The aim was to investigate the effect of strength training on skeletal muscle morphology and metabolic adaptations in obese rats fed with unsaturated high-fat diet (HFD). The hypothesis was that strength training induces positive metabolic adaptations in obese rats despite impaired muscle hypertrophy. Male Wistar rats (n = 58) were randomized into two groups and fed a standard diet or a high-fat diet (HFD) containing 49.2% of fat. After induction and maintenance to obesity, the rats were divided into four groups: animals distributed in sedentary control (CS), control submitted to strength training protocol (CT), obese sedentary (ObS), and obese submitted to strength training protocol (ObT). The exercise protocol consisted of 10 weeks of training on a vertical ladder (three times a week) with a load attached to the animal’s tail. At the end of 10 weeks, strength training promoted positive changes in the body composition and metabolic parameters in obese animals. Specifically, ObT animals presented a reduction of 22.6% and 14.3% in body fat and adiposity index when compared to ObS, respectively. Furthermore, these rats had lower levels of triglycerides (ObT = 23.1 ± 9.5 vs. ObS = 30.4 ± 6.9 mg/dL) and leptin (ObT = 13.2 ± 7.2 vs. ObS = 20.5 ± 4.3 ng/mL). Training (ObT and CT) induced a greater strength gain when compared with the respective control groups. In addition, the weight of the flexor hallucis longus (FHL) muscle was higher in the ObT group than in the CT group, representing an increase of 26.1%. However, training did not promote hypertrophy as observed by a similar cross-sectional area of the FHL and plantar muscles. Based on these results, high-intensity strength training promoted an improvement of body composition and metabolic profile in obese rats that were fed a high-fat diet without skeletal muscle adaptations, becoming a relevant complementary strategy for the treatment of obesity.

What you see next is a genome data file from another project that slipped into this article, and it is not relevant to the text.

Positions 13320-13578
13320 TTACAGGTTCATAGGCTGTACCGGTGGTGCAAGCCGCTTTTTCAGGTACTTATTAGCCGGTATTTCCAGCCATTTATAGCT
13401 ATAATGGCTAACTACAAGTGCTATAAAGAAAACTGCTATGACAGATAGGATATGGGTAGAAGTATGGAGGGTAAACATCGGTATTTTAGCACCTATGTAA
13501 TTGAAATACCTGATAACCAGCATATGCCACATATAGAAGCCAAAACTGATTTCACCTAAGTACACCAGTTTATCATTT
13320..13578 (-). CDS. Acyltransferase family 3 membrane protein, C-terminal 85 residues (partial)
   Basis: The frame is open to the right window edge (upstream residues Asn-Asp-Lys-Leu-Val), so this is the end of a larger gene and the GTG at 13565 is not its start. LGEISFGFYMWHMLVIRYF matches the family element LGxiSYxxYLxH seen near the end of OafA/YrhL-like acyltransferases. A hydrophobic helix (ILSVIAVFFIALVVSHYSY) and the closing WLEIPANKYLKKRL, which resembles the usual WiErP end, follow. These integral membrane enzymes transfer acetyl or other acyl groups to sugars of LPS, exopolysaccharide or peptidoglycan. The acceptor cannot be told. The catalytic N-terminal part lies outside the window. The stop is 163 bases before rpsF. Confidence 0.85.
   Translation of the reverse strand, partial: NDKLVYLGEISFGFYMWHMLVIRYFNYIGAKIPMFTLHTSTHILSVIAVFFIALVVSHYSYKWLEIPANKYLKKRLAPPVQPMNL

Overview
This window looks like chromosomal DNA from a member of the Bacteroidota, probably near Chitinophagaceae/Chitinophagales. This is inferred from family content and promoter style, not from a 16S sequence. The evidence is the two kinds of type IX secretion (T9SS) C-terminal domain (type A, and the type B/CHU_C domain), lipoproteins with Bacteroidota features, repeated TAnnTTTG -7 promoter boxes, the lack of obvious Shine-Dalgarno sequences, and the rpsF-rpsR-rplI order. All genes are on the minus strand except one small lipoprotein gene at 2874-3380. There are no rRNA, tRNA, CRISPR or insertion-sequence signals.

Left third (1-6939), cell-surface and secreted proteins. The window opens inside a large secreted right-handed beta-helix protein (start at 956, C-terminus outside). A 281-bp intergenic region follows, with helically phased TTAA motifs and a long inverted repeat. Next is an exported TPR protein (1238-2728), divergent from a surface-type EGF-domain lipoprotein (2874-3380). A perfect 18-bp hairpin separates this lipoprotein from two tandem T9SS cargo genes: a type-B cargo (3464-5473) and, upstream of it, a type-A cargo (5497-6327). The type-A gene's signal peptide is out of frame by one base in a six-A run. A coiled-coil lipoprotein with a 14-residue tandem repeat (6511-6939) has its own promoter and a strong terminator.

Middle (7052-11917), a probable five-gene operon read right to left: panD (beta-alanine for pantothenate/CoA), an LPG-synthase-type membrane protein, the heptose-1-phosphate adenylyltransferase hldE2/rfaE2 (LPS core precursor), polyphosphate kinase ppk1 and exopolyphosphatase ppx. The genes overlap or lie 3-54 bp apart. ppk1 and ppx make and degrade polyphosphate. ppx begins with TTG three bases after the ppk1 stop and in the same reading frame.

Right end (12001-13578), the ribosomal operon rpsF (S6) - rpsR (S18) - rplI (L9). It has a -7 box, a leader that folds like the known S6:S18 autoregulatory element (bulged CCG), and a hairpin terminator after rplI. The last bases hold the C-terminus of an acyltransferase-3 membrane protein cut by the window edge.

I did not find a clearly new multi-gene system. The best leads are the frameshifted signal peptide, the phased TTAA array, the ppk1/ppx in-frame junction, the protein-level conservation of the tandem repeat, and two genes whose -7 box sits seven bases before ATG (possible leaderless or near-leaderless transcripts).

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- High-fat diet
- Strength training
- Muscle hypertrophy
ASJC Scopus subject areas
- Endocrinology, Diabetes and Metabolism